Staying Healthy with the Seasons: Fall

Staying Healthy with the Seasons: Fall
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It is now October, time to start putting away the summer clothes, and taking out the cozy sweaters and jackets. It is a time for multicolored trees of red, orange and gold, and brightly colored foods, like pumpkins and squashes. Fall is a time of harvest, of gathering in, stocking up, and going inward and being more introspective.
In Chinese medicine, each season of the year is related to a particular element of nature. There are 5 elements in all: Wood, Fire, Earth, Metal and Water. The energy of Fall is the Metal element. Fall is a time of letting go. Just as the trees don’t hold on to their leaves, but let them fall away, this is the perfect time to let go of anything that we don’t need anymore, anything that is holding us back, such as negative emotions, or items in our homes that we no longer need. There may be a natural sense of sadness or grief, the two emotions associated with the Fall, a sense of loss as the daylight begins to fade, and the energies of nature become slower and cooler.
In Chinese medicine, each element and season corresponds to its associated internal organs. The Metal organs are the Large Intestines the and Lungs. The Large Intestine is all about letting go and getting rid of what is unnecessary or toxic to our bodies. Eating foods that are easier to digest will help the intestines to function more efficiently. This is also the best time of year to really take care of your Lungs. Go outside and breathe in the cool, crisp air. Do what inspires you, what uplifts you, as the lungs receive this pure energy from the air.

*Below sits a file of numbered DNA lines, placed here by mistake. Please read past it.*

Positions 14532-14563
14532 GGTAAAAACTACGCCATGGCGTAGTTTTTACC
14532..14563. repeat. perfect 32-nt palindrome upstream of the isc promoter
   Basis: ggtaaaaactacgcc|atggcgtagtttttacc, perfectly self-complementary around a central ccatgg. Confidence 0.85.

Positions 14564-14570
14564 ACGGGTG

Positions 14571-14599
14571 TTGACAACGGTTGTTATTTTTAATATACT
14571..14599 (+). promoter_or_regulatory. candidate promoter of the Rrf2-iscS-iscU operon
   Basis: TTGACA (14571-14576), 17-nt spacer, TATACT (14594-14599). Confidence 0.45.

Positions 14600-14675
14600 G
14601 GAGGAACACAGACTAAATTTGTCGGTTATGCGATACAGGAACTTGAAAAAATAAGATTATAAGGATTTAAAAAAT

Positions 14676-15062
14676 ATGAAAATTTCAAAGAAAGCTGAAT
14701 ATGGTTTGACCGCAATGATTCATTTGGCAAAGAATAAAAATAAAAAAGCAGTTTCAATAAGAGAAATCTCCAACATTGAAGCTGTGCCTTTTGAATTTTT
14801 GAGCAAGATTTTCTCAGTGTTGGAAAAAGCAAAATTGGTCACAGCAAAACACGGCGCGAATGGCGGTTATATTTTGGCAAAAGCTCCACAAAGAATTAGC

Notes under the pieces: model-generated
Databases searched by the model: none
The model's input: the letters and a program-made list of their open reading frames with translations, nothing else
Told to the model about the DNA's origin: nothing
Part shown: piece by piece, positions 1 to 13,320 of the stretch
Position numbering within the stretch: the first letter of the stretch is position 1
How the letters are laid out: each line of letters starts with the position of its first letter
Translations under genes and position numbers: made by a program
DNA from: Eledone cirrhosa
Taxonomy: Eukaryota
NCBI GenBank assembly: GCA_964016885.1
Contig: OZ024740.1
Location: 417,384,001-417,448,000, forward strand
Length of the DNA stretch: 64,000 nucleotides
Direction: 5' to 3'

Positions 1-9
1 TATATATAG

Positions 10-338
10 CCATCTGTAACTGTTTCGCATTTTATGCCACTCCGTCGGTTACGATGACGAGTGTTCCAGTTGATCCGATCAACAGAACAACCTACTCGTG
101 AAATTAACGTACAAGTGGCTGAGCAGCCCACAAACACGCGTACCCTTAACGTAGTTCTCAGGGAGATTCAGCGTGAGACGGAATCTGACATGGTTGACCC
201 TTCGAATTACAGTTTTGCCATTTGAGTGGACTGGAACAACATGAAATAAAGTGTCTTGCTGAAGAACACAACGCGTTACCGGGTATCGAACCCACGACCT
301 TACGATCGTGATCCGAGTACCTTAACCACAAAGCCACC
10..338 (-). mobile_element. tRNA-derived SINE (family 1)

Because of the lungs’ vulnerability at this time of year, colds and flus are common occurrences, with a tendency to develop a dry cough with these illnesses. There are things that you can do to keep your lungs healthy, and your Metal element strong:
1.    The lungs are especially vulnerable to dryness in autumn. Pears are in season at this time of year. This juicy fruit can help to nourish the lungs, get rid of dryness, and dissolve phlegm – perfect for those stubborn coughs. They also aid in bowel movements, which helps the other metal organ, the Large Intestine. Eat them uncooked for a sore throat, or steamed with a little bit of honey or rock sugar for moistening the lungs.
2.    Eat soup, which is both nourishing and warming. It is also easy on the digestive system.
3.    Get enough sleep, which is restorative and keeps the immune system strong.
4.    Exercise to keep your lungs strong and your mood stable.
5.    Decrease stress: stress depletes your immune system
6.    Decrease sugar: sugar also depletes the immune system, and leaves you more vulnerable to colds and flu.
7.    Wear a scarf when you go outside. The back of your neck, where your neck meets your shoulders, is a vulnerable spot where, in Chinese medicine, an illness such a cold or flu can easily enter the body.
When you learn to live in harmony with nature and the seasons, and you practice these simple things, you will be better able to experience the joys of this beautiful season.

 

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